Startup from External Drive and Automatically Unmount Internal Drive

Discussion in 'Apple' started by TaliesinSoft, Dec 30, 2005.

  1. TaliesinSoft

    TaliesinSoft Guest

    My SO has a PowerBook G4, a so-called TiBook. Because the internal drive is
    insufficient to hold all of her applications and documents and such we
    configured it with the intention that it would boot off of an external
    Firewire drive that is much larger than the internal drive. The Startup Disk
    is set to the external drive. All is working well with two exceptions....

    a) Subsequent to a shut down a startup will occur on the internal drive and
    not the designated startup drive.

    b) An AppleScript initiated upon startup and which has a 60 second delay will
    not eject the internal drive, but a subsequent drag and drop on the eject
    symbol will.

    The ideal situation, that which we would like to have in effect, is that
    whenever the PowerBook is started that it always by default starts from the
    external drive and that the internal drive is ejected.

    Suggestions or solutions will be appreciated.
    TaliesinSoft, Dec 30, 2005
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  2. TaliesinSoft

    matt neuburg Guest

    That is indeed the way it is supposed to work. (I have two machines that
    work this way.) If you are setting the startup disk properly, I don't
    understand why the computer would "forget" the setting. Double-check the
    setting in the Startup pref pane.
    That part makes no sense to me, so I'm ignoring it. Why would you want
    to do that? What would it mean, anyway? m.
    matt neuburg, Dec 30, 2005
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  3. TaliesinSoft

    TaliesinSoft Guest

    [responding to my stating that subsequent to startup from an external drive I
    would like to unmount the internal drive]
    This was a precautionary measure. The internal drive on the computer in
    question is shortly to be replaced. Given that the complete environment
    because of the low capacity of the internal drive is now on an external drive
    of sufficient capacity, the unmounting of the internal drive was to prevent
    anything being placed on it. This is so that when the new internal is
    installed it will be a simple task to clone the curent external to tht
    internal. (I hope that all makes sense!)
    TaliesinSoft, Dec 30, 2005
  4. TaliesinSoft

    John Johnson Guest

    Could a failing PRAM battery cause this? Should the OP consider
    replacing it while the machine is open anyway? The older PowerBooks
    seemed to want a new one after 4 years or so, but I don't know how
    improved battery technology has affected this, if at all.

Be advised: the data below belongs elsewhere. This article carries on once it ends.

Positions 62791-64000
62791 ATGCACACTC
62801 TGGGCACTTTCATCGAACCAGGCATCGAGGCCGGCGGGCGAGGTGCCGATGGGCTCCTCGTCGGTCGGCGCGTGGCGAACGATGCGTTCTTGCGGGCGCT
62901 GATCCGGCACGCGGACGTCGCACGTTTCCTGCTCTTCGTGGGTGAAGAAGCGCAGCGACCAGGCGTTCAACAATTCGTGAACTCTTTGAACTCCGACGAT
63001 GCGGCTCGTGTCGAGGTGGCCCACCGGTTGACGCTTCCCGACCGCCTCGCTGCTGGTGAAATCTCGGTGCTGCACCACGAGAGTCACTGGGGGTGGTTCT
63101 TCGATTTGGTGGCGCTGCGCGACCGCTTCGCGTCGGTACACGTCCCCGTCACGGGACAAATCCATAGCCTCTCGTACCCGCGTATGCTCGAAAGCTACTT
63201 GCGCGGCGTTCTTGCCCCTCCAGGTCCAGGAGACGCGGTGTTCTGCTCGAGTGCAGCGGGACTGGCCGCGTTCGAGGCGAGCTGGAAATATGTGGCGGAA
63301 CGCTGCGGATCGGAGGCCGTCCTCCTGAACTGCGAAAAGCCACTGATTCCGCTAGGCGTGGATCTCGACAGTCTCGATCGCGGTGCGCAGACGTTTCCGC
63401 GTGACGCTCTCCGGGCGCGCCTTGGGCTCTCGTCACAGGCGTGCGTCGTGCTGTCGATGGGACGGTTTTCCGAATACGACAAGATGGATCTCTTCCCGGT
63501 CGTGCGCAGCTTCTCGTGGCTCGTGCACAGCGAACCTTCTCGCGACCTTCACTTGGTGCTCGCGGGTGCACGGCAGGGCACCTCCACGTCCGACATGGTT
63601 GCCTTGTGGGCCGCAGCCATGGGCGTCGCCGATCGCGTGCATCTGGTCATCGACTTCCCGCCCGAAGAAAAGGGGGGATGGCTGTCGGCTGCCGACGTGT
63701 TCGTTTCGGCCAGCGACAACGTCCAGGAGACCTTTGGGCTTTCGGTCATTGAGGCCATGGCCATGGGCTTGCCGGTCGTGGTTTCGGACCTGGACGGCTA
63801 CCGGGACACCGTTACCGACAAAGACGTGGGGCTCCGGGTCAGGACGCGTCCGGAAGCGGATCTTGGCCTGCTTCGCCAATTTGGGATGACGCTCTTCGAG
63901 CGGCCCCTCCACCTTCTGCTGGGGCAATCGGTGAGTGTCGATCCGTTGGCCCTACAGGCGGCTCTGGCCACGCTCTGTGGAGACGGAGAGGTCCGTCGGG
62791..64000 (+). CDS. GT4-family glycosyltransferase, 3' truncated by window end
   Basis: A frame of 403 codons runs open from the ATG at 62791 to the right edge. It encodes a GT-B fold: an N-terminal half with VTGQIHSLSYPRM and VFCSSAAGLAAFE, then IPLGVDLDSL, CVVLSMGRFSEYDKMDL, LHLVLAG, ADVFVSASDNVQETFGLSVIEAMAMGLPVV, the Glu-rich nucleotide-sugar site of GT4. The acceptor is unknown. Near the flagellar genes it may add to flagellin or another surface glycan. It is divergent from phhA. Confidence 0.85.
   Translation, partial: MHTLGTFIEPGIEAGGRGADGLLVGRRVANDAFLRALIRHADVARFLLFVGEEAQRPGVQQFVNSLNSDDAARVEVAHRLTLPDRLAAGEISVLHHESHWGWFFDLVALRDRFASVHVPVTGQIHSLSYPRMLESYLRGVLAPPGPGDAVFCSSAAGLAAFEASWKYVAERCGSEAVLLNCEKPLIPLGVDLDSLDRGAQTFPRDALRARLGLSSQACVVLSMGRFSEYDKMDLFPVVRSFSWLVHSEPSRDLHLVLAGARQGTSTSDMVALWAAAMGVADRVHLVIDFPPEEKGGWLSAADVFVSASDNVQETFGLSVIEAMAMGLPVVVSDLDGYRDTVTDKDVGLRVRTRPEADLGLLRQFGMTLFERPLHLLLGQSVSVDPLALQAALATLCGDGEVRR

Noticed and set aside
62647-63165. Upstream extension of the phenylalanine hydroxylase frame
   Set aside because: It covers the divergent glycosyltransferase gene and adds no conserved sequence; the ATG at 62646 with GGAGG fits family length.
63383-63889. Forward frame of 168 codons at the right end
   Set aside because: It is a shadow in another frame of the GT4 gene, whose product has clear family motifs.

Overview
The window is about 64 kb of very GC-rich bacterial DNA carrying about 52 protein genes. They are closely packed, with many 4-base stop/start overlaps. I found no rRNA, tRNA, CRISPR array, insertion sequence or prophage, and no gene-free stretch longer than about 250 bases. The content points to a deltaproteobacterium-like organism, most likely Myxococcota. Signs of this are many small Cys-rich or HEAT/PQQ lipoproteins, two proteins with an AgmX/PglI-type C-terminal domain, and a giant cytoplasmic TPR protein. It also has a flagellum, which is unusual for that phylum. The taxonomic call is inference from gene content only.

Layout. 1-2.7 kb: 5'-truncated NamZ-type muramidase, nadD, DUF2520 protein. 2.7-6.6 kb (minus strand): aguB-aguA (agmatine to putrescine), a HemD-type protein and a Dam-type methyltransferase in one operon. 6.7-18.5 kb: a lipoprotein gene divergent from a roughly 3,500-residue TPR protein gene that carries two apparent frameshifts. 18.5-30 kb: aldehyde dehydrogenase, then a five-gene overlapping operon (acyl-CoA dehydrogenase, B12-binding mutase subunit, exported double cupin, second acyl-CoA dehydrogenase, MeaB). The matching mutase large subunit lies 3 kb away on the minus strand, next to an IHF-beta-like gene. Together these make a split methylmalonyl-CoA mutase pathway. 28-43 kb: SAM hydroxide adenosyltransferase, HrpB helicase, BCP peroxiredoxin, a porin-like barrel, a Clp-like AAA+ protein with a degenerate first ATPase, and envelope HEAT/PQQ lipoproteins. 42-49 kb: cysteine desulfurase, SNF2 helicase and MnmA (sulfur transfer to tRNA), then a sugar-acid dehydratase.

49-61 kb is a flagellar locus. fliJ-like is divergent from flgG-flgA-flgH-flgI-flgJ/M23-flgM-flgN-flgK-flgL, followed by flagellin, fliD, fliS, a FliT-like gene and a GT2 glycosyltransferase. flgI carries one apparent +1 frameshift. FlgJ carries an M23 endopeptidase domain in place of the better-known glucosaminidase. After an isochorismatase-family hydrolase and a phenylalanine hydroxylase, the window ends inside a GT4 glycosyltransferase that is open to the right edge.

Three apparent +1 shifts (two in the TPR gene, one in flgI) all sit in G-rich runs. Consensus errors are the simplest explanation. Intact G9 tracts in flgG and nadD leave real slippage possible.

'indiana' is a 'nolnn' and 'hoosier' is a 'solkk'. Indiana doesn't solkk.
    John Johnson, Dec 31, 2005
  5. TaliesinSoft

    TaliesinSoft Guest

    I'm hesitant to think thee is a PRAM battery problem given that the PowerBook
    was just returned from Apple's repair service where the motherboard was
    TaliesinSoft, Dec 31, 2005
  6. TaliesinSoft

    John Johnson Guest

    hmmm. Does Apple replace the PRAM battery with the motherboard? I don't
    know about these things. Still, if the PRAM battery were causing this
    preference to reset, it should be causing other preferences to reset
    (and quite possibly the date/time unless you're using a time server), so
    it's fairly easy to check.


    'indiana' is a 'nolnn' and 'hoosier' is a 'solkk'. Indiana doesn't solkk.
    John Johnson, Dec 31, 2005
  7. TaliesinSoft

    TaliesinSoft Guest


    The time remains correctly set and there doesn't seem to be any problems
    other than the inability to boot from the specified drive.

    TaliesinSoft, Dec 31, 2005
  8. TaliesinSoft

    Warren Oates Guest

    I don't know why your external drive won't boot. Are you absolutely sure
    that it's bootable? Have you tried holding down the Opt key during
    startup to see if it appears on the boot screen?

    As for automatically unmounting a drive, I'm not good at shell
    scripting, but a simple grep through df would find the /dev entry
    associated with its mount point, and then it could be unmounted with
    disktool (no man pages anymore, type it at the prompt to get its usage)
    or diskutil.

    Lord, I hate it when I talk like a geek.
    Warren Oates, Dec 31, 2005
  9. TaliesinSoft

    matt neuburg Guest

    Still, it couldn't hurt to reset PRAM. Actually what I would do is reset
    Open Firmware (this is where the startup disk setting is remembered). m.
    matt neuburg, Dec 31, 2005
  10. TaliesinSoft

    matt neuburg Guest

    But it could be the cause of the problem (i.e. why the computer is
    failing to remember correctly that the exrternal drive is the startup
    drive). So why complicate the matter? Just do what works.
    But nothing will be (unless you do so). m.
    matt neuburg, Dec 31, 2005
  11. TaliesinSoft

    TaliesinSoft Guest

    The external drive in question, a LaCie 160 GB Firewire, is indeed bootable.
    It's just that it won't boot after a shut-down but will boot after a restart.
    The attempted automated eject of the internal drive is via the following

    tell application "Finder"
    if (exists the disk "Macintosh HD") then
    eject "Macintosh HD"
    end if
    end tell

    This script works as intended if the target drive is anything but the
    internal drive. Interestingly the internal drive can be ejected by dragging
    and dropping onto the eject symbol in the dock.
    Many thanks for replying, even if you did sound a bit geekish :)
    TaliesinSoft, Dec 31, 2005
  12. TaliesinSoft

    TaliesinSoft Guest


    I'll give it a try as soon as I can and will report back if that made a

    Many thanks for the suggestion.

    TaliesinSoft, Dec 31, 2005
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